I generally don't eat much gluten these days, and it's been quite a while now... though recently I found that when I do have a bit, it doesn't seem to make much difference - I think it may be that I can tolerate carbs a little better when I have to do a lot of activity, and I can't tolerate it when I'm needing to just rest.

I am with a functional medicine practitioner and I'm just trying the stuff she's recommending I try based on the thyroid and vitamin D tests I've had. I'm about to do the DUTCH test so I'm sure I'll have some good direction from that.

I haven't tried pregabalin but I've heard good things! It's got mixed reviews but as with all things ME/CFS, it might be worth a try. https://www.stuffthatworks.health/myalgic-encephalomyelitis/treatments/pregabalin
 
Stuff That Works is a great database tool for comparing treatment results in a systematic way. It is very detailed and has many entries from patients.

Here is another one that is much simpler, but doesn't have many entries
From the American Myalgic Encephalomyelitis and Chronic Fatigue Syndrome Society

https://ammes.org/treatment-database/
 
Thank you for asking @linusbert. That was an error from brain fog! I actually meant psychodynamic psychotherapy. I will correct it now :)
It helped me process trauma, which helped my life immensely, without which I'm sure I'd be much more stressed in my daily life which would likely lead to worse ME/CFS symptoms.
 
Thank you for asking @linusbert. That was an error from brain fog! I actually meant psychodynamic psychotherapy. I will correct it now :)
It helped me process trauma, which helped my life immensely, without which I'm sure I'd be much more stressed in my daily life which would likely lead to worse ME/CFS symptoms.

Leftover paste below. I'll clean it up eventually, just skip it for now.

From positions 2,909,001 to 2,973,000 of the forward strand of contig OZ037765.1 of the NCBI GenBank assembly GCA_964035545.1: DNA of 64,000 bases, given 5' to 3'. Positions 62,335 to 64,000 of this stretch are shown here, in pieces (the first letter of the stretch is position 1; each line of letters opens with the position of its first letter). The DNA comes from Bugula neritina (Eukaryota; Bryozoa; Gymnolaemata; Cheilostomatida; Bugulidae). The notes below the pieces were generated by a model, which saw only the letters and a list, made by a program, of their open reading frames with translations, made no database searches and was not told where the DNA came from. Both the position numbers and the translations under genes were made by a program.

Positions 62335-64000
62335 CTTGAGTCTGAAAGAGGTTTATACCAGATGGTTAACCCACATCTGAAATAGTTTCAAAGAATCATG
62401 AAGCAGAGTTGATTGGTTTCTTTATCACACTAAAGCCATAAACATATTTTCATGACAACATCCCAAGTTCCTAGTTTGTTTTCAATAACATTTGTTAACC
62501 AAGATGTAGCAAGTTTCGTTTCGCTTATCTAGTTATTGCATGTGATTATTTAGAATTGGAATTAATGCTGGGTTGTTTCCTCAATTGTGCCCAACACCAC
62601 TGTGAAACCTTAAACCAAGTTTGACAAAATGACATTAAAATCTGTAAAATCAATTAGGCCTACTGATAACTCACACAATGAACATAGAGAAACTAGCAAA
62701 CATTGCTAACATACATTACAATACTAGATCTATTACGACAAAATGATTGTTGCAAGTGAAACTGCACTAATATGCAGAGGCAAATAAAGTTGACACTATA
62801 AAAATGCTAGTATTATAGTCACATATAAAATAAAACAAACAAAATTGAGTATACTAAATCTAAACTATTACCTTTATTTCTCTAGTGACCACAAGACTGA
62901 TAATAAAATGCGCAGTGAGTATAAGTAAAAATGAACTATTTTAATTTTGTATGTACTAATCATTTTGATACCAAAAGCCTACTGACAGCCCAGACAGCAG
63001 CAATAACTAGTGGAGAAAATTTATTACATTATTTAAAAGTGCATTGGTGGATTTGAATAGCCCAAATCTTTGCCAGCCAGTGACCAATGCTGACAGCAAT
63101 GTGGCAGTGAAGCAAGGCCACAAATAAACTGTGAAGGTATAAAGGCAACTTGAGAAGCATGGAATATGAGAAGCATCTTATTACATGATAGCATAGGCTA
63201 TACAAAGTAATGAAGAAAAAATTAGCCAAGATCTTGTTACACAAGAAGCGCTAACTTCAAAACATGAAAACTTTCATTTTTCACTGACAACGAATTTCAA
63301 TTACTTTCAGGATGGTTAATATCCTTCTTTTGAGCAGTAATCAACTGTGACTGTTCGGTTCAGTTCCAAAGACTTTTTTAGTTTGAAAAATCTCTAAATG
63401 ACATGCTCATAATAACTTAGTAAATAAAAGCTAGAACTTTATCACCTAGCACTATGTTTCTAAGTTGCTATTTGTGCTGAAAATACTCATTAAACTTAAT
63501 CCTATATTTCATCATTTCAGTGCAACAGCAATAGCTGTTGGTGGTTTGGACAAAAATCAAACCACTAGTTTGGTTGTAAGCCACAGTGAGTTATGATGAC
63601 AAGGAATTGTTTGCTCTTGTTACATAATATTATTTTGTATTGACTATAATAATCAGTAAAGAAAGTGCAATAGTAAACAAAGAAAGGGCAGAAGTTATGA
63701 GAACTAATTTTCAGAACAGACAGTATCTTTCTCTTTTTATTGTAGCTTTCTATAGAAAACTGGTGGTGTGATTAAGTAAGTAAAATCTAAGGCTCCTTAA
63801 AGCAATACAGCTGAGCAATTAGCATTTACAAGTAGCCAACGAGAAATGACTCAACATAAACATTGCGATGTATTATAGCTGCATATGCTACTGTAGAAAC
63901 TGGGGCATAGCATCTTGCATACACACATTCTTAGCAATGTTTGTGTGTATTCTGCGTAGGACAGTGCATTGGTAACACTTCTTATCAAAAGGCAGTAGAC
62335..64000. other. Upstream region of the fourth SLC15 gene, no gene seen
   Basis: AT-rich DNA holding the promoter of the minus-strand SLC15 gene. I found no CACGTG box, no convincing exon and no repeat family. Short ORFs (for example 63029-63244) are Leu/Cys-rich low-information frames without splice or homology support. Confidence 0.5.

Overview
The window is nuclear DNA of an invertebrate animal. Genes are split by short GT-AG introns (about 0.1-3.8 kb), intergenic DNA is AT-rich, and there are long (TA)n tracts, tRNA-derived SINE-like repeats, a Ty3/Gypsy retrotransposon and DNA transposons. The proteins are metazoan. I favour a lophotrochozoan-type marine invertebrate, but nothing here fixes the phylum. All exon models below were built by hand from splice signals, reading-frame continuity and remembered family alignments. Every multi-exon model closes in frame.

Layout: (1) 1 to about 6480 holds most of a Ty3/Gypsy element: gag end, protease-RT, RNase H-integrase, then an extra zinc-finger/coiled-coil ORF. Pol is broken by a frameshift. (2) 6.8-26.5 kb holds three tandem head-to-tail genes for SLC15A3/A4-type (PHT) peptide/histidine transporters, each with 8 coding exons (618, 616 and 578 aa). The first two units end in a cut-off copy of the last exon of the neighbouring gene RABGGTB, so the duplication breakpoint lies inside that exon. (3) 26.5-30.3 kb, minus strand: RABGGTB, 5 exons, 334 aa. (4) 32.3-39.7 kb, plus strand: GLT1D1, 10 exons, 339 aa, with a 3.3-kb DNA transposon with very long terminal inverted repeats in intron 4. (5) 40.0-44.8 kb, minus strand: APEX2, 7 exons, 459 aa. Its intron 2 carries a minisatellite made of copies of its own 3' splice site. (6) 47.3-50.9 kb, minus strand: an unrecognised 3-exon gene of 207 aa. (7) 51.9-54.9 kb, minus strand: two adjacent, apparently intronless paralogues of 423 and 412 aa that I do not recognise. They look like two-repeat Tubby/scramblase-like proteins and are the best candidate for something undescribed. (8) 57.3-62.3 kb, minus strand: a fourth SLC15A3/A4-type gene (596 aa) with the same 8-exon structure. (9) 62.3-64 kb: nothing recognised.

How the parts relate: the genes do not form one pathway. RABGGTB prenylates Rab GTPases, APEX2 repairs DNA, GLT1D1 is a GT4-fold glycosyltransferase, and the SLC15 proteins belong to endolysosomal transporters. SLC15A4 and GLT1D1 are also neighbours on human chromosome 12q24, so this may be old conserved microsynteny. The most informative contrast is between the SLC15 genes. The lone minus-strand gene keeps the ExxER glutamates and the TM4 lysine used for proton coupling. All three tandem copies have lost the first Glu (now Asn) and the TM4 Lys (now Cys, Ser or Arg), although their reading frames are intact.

i am curious, how does it work?
 
i am curious, how does it work?
I'm not an expert, but speaking from my own experience - the psychodynamic psychotherapist I had knew about Jung and Freud and that sort of thing. It's a kind of talking therapy where they interpret what's being said, and find patterns of what's happening now that stem back to childhood history. She knew about attachment theory and all sorts of exercises to help me express the traumatic stuff that had happened.

I don't quite understand how it differs from other talking therapies - I have a humanistic therapist now, and the main difference seems to be that she is more free in telling me about her own background as a way of relating, and also doesn't tell me her interpretations so much.

With those sorts of talking therapies, you talk about what comes to mind in a free way. With something like CBT, it's more structured - you work on a specific problem that is happening now, so it's not so good for uncovering deep layers of trauma, it's more about coping now.

Is that the sort of answer you were looking for?